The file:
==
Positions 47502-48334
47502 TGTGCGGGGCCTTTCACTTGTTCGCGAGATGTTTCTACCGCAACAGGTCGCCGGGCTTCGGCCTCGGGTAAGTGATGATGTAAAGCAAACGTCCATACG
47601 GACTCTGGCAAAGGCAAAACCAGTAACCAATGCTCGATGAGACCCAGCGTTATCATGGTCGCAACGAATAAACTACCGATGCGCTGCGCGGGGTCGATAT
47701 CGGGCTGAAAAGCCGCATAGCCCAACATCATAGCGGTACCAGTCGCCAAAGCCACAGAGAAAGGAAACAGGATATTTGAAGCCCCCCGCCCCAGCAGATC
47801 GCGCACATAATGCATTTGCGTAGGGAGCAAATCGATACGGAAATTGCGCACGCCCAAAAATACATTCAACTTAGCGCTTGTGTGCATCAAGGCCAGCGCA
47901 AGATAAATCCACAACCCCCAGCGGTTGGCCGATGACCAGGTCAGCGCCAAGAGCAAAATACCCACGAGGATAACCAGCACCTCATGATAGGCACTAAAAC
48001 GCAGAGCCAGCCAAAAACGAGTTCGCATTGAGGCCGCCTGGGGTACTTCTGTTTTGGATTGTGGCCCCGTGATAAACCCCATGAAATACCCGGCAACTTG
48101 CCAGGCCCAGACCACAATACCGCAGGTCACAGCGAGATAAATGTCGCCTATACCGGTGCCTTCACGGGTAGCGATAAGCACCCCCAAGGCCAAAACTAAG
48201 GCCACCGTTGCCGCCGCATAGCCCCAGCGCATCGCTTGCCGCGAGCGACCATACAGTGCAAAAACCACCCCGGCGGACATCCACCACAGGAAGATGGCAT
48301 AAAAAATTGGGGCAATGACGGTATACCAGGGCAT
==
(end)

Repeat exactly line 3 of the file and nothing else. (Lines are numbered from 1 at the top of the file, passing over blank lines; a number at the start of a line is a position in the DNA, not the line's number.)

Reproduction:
47601 GACTCTGGCAAAGGCAAAACCAGTAACCAATGCTCGATGAGACCCAGCGTTATCATGGTCGCAACGAATAAACTACCGATGCGCTGCGCGGGGTCGATAT